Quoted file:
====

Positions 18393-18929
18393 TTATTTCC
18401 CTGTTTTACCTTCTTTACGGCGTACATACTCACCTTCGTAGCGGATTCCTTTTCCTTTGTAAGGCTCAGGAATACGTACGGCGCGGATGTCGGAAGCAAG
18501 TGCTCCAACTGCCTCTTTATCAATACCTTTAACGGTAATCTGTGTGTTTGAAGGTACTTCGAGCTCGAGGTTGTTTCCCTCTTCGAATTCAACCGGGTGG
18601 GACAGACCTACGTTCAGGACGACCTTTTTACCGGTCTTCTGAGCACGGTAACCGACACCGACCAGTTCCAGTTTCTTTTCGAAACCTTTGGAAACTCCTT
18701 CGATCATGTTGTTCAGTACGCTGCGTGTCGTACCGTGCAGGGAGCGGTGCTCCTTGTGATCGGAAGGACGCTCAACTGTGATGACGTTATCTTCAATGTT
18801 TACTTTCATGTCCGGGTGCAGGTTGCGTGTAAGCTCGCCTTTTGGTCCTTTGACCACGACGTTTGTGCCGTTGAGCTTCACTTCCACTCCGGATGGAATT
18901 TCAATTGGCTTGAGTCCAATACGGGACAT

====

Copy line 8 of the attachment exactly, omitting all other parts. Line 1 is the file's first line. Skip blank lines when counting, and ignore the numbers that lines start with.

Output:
18901 TCAATTGGCTTGAGTCCAATACGGGACAT